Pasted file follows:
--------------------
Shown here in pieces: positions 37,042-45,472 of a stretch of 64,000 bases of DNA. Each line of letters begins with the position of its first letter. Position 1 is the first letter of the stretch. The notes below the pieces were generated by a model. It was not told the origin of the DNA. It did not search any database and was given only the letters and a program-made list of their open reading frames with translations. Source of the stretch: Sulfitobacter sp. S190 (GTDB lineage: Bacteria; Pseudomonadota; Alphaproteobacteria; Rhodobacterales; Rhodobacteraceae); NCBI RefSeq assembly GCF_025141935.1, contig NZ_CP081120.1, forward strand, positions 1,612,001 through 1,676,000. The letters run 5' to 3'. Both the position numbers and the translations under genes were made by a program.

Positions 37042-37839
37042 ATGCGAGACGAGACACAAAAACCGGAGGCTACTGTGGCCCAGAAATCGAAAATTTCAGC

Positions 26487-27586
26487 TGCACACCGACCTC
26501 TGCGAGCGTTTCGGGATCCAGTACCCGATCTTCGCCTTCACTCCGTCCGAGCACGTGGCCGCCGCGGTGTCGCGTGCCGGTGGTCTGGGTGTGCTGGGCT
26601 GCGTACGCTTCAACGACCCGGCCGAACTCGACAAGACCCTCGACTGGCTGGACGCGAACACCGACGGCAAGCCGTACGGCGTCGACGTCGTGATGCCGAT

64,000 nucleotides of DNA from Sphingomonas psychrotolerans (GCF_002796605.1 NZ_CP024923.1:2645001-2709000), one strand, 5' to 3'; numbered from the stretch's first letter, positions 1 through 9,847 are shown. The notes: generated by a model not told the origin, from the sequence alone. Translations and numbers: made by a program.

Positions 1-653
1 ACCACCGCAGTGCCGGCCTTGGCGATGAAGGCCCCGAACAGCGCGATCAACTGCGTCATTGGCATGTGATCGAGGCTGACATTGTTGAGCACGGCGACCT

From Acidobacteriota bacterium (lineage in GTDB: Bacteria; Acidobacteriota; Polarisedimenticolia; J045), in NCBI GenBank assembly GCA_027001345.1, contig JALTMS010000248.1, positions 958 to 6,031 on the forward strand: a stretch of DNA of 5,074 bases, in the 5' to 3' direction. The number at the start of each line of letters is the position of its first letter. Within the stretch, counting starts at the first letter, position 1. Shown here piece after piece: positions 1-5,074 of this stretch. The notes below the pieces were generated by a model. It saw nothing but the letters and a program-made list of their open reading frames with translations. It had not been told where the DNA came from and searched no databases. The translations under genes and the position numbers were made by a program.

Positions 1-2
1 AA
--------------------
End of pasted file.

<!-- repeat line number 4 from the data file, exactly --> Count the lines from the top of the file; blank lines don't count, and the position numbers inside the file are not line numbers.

Positions 26487-27586